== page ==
TCL&P biomass plant plans halted

By Anna Austin | May 31, 2010
Posted July 1, 2010, at 2:32 p.m. CST

Just two months after the Traverse City Light & Power board voted to move forward with plans to build a 10-megawatt cogeneration biomass power plant at Traverse City, Mich., those plans are off the table for the time being; potentially, even for good.

In a formal announcement, the company stated the decision was made because of concerns raised by local citizens, an issue that was raised prior to the board's vote in April to go ahead with the plant plans. A telephone survey conducted between March 23 and April 8, however, found that the majority of customers were either somewhat or very supportive of the plant plans, and that opposition was marginal.

For five years, TCL&P has researched plans for the facility, which would have required about 100,000 tons of wood chips per year from forest residue and other woody biomass. Several different studies performed by the Department of Natural Resources and other forest experts indicated there was plenty of feedstock to sustainably power the plant. Additionally, it was found that biomass power would produce the lowest rates for customers and yield the highest efficiency, while lowering greenhouse gas emissions.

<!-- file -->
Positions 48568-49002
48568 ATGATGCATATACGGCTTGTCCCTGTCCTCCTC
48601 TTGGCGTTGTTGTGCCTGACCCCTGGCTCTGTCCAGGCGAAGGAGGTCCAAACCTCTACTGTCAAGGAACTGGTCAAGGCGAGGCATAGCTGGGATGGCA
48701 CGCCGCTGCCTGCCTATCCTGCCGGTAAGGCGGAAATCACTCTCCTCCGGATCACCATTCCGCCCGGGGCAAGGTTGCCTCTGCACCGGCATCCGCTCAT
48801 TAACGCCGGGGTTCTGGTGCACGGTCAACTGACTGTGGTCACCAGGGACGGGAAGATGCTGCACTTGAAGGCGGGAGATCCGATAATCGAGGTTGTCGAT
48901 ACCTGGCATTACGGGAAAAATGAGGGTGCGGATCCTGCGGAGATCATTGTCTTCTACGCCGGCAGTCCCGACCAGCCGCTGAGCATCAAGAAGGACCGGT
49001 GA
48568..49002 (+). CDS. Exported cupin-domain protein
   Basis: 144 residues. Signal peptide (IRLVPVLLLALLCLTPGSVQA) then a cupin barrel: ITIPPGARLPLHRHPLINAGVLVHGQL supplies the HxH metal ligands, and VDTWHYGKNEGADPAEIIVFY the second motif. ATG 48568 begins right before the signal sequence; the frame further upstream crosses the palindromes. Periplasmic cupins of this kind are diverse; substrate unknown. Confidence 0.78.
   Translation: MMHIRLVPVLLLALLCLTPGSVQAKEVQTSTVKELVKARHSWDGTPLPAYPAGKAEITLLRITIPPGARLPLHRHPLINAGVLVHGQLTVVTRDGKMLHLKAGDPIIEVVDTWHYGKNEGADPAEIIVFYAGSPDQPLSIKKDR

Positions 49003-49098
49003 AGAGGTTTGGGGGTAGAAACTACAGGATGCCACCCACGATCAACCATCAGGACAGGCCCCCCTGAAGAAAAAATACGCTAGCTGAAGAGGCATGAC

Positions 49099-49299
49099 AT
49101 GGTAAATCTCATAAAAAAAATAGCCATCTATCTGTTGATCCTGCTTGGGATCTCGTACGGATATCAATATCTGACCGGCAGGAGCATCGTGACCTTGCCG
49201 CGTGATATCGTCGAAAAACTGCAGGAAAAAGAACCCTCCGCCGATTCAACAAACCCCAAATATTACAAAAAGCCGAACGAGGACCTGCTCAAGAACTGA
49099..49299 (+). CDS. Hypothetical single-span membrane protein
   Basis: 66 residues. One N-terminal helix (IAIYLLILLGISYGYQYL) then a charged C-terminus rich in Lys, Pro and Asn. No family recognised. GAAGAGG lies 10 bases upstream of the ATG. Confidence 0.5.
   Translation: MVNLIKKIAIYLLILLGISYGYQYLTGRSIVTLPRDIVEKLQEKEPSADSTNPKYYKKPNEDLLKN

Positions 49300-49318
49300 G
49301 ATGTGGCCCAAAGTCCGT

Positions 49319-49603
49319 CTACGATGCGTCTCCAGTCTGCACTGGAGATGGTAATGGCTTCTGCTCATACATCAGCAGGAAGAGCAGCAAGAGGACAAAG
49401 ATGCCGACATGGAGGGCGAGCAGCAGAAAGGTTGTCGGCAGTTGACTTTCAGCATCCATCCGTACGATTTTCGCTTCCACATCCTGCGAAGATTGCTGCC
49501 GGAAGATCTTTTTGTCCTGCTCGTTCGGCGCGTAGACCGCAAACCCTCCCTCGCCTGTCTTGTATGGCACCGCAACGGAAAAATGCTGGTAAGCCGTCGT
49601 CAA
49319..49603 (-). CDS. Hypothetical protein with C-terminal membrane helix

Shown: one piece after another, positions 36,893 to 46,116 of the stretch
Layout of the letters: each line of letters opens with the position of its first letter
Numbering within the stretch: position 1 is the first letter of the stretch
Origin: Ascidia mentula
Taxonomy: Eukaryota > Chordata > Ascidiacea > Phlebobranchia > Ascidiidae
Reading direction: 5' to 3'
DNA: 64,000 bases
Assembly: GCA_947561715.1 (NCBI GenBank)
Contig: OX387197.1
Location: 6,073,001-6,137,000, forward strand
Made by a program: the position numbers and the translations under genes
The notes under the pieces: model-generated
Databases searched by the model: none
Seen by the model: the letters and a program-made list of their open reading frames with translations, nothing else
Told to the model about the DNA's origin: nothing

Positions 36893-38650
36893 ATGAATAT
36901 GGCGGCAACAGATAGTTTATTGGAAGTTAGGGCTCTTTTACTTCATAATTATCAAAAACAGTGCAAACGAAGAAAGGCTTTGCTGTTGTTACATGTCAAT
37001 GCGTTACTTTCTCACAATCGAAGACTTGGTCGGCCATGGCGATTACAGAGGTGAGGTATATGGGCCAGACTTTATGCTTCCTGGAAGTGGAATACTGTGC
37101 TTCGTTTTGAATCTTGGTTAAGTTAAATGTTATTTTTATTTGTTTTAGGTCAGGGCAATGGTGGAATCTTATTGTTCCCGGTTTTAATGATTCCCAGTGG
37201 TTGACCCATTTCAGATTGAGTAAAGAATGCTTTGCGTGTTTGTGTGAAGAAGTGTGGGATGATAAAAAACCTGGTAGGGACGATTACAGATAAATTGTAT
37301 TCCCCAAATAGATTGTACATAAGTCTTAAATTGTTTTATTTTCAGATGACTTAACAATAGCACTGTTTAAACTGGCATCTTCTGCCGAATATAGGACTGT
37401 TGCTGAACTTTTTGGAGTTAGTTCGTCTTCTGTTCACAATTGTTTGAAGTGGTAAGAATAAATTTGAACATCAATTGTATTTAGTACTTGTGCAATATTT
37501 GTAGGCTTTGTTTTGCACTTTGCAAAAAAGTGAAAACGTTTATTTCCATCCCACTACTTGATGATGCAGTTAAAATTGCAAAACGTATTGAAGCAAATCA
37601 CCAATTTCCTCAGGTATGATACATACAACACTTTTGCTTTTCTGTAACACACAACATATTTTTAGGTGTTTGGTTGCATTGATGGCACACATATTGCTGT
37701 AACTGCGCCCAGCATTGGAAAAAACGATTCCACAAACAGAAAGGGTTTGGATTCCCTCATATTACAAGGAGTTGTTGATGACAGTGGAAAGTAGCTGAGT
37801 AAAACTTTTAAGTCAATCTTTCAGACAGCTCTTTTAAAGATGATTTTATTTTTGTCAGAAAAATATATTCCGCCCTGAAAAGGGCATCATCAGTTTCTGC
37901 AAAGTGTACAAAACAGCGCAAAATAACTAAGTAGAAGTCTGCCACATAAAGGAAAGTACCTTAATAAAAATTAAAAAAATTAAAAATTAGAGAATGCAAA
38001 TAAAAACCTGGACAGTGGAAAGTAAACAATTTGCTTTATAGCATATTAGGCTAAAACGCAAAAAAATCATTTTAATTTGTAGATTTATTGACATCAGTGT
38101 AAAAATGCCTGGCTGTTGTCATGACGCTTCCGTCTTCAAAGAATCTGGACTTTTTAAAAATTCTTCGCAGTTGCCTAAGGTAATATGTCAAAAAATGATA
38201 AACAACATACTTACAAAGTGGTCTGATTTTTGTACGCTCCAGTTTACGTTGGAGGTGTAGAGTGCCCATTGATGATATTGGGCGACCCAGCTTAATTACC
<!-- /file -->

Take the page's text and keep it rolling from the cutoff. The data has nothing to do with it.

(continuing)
Now, TCL&P will investigate using natural gas for fuel at the proposed power plant, though Executive Director Ed Rice acknowledged that would essentially be replacing one fossil fuel (coal) for another. He added that with five new wind turbines and a new landfill gas plant, however, the company should still be able to meet its previously slated goal of achieving 30 percent of its power generation from renewable energy by 2020, and the state's mandate of 10 percent renewable energy by 2015.

Board Chairman Mike Coco said the company is now going to take another look at all of its options, and hold a study session in July to re-evaluate the company's strategic energy goals and shift in direction.